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The BBC America show "Mary Queen of Shops" has brilliant lessons for anyone in business, from retailers, who the show focuses on, to speakers, coaches, consultants and anyone who is serving customers and clients.
Mary Portas is one of the UK's foremost authorities on retail and brand communication. On this television show, she is invited by the owners of struggling fashion boutiques to come in and help them get back on their feet through a process of analysis of the space, the stock, and the skills and talents of the staff. Here are some of Mary's standard operating procedures.
1. She researches the business in advance, learning about the staff and owners, their positions and experience. She visits the shop when the owners aren't in, to get a feel of the space and the items offered for sale.
This is what we, as speakers, should be doing before every speaking engagement: visiting the space and researching our audience. Who are they? What do they know? What do they have? What do they need?
You can't help them or serve them until you know where they're coming from.
2. She views the shop from the perspective of a customer. Why would I come into the shop if the window display is unappealing? Why would I shop that rack when it's full of last year's rejects?
Do you put yourself in your audience's shoes? Do you present a satisfying appearance? Are your visuals engaging? Is your content up to date?
3. She presents the staff with exercises to get them out of their ruts. One buyer meets with a top magazine editor to learn what classic pieces every man should have in his wardrobe. One owner meets with a group of plus-size women, dresses them in what she believes to be attractive, and then receives feedback on her choices. Two buyers attend a concert where they are put to work selling the band's t-shirts as practice for more aggressive selling in the shop.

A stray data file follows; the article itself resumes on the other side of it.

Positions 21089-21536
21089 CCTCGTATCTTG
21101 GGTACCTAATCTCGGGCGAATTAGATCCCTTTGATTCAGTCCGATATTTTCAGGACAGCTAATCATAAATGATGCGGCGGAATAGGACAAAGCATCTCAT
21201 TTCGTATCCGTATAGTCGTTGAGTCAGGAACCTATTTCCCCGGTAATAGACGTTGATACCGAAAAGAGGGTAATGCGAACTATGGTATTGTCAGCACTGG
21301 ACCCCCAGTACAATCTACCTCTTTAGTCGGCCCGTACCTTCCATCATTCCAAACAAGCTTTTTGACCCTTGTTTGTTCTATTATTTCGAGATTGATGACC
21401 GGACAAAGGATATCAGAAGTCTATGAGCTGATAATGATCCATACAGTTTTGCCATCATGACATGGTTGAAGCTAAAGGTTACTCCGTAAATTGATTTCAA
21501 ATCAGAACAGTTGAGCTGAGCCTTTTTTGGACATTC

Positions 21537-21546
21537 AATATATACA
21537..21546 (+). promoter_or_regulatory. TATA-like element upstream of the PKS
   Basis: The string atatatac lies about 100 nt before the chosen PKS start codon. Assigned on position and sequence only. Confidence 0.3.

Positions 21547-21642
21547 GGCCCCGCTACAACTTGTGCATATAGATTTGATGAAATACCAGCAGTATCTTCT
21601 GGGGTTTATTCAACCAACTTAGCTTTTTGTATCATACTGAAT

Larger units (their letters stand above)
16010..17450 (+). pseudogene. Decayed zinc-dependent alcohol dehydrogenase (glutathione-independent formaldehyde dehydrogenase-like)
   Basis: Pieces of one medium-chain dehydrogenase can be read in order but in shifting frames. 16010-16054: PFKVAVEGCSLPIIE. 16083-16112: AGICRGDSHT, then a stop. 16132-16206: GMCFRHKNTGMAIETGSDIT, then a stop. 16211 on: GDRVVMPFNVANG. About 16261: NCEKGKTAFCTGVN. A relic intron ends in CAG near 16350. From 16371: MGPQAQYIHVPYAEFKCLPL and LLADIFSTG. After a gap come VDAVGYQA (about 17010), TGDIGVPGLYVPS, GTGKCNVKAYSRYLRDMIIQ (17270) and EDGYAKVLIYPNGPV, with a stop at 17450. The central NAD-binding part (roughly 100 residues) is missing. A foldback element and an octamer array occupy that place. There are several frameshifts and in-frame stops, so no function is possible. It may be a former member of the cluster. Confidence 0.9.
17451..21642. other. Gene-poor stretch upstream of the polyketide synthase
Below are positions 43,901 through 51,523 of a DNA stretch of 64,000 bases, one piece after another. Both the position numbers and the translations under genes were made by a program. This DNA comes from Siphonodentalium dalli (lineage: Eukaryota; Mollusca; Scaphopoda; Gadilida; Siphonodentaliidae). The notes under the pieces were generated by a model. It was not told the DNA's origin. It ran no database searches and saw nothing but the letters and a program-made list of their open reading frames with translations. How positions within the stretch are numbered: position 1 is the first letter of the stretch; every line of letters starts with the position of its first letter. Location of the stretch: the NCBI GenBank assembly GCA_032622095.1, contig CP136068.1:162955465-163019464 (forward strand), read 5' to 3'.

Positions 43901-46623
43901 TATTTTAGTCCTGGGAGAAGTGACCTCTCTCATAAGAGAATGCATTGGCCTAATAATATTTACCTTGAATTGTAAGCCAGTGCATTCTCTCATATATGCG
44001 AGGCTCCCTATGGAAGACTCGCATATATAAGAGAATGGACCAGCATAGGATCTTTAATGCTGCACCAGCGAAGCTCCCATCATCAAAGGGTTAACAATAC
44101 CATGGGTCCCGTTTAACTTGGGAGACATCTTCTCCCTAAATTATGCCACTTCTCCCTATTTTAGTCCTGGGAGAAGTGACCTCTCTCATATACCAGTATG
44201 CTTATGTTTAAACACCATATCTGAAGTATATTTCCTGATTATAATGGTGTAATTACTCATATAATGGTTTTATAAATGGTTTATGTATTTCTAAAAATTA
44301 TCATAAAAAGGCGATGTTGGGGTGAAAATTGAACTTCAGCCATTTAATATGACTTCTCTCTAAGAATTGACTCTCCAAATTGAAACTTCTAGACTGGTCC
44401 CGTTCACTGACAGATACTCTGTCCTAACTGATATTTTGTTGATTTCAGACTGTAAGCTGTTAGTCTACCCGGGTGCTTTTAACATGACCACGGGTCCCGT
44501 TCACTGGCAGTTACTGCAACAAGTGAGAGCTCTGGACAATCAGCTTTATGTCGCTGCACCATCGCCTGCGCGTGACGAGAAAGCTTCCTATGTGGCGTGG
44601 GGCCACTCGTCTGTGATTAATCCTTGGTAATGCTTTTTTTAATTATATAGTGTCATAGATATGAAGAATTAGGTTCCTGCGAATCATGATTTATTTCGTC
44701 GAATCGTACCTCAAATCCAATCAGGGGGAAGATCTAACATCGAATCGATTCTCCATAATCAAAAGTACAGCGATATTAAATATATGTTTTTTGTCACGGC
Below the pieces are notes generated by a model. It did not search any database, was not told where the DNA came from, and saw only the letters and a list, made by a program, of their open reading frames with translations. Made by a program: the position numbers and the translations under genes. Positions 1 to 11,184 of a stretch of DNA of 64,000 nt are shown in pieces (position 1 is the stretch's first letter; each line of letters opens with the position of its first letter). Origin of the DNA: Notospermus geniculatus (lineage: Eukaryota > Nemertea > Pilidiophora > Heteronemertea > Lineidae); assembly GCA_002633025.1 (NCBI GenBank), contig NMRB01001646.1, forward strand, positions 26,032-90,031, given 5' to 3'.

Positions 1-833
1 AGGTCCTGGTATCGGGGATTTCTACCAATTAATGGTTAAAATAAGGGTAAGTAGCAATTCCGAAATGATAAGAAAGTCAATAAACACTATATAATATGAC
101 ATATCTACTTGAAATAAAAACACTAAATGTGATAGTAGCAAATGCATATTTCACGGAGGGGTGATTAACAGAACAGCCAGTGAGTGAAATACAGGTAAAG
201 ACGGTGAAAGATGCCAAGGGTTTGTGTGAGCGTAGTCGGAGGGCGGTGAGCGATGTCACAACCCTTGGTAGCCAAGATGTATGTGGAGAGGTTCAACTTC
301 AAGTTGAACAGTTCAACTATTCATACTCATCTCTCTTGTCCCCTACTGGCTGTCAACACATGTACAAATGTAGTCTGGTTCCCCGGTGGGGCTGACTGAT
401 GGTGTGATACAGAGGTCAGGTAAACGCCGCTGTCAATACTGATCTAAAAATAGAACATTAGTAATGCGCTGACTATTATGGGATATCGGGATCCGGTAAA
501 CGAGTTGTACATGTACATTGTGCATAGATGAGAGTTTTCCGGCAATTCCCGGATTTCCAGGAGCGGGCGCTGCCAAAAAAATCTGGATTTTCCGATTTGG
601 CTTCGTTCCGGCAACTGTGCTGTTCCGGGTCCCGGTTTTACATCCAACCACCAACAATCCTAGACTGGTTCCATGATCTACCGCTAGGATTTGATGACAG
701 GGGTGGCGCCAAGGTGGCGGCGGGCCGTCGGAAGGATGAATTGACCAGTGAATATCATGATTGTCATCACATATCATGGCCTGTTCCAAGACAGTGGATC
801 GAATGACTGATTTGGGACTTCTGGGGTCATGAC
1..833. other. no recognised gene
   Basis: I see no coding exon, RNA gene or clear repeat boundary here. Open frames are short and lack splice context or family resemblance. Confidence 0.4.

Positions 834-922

Do you give your audience exercises and activities to help them practice and internalize your points? Do you use demonstrations and real-life examples so they can apply your message to their real lives?
4. She gives the shop a makeover, removing outdated clothing and art, painting, refurnishing and giving the space a rebirth. She occasionally changes the shop name altogether if it doesn't fit with the shop's new image and focus.
Are your presentations new and intriguing to the audience or are you trotting out the same old stale material because "It's a new audience and they've never heard it?" Do you frequently look at your content with critical eyes, updating and freshening it with current stories and data?
5. She revisits the shop 4-6 weeks later to see how the business is doing.
Do you follow up with your audiences by offering evaluations or checking back with the meeting organizer to see how your presentation helped them? Do you want to know if your participants are using what they learned, or do you just move on to the next gig, never looking back?
Mary is a consultant, a coach, an educator, a trainer and a support person. Her goal is not short-term, to make radical changes that satisfy her desires and then walk away and leave them to it. She gives the owners and staff the tools they need to see their business with fresh eyes, from the customer's perspective, and to reignite their passion for the work they do. And the bottom line... to save the business from going under.
She's blunt and straightforward. She doesn't beat around the bush, but she only wants the best for her clients. She's as proud as a mother hen when she visits six weeks later to find newly energized employees implementing the ideas they acquired. And, of course, when sales and profits have increased as a result of her work, her primary goal has been met.
Do you want the best for your audience, your client, your customer? How do you make it happen?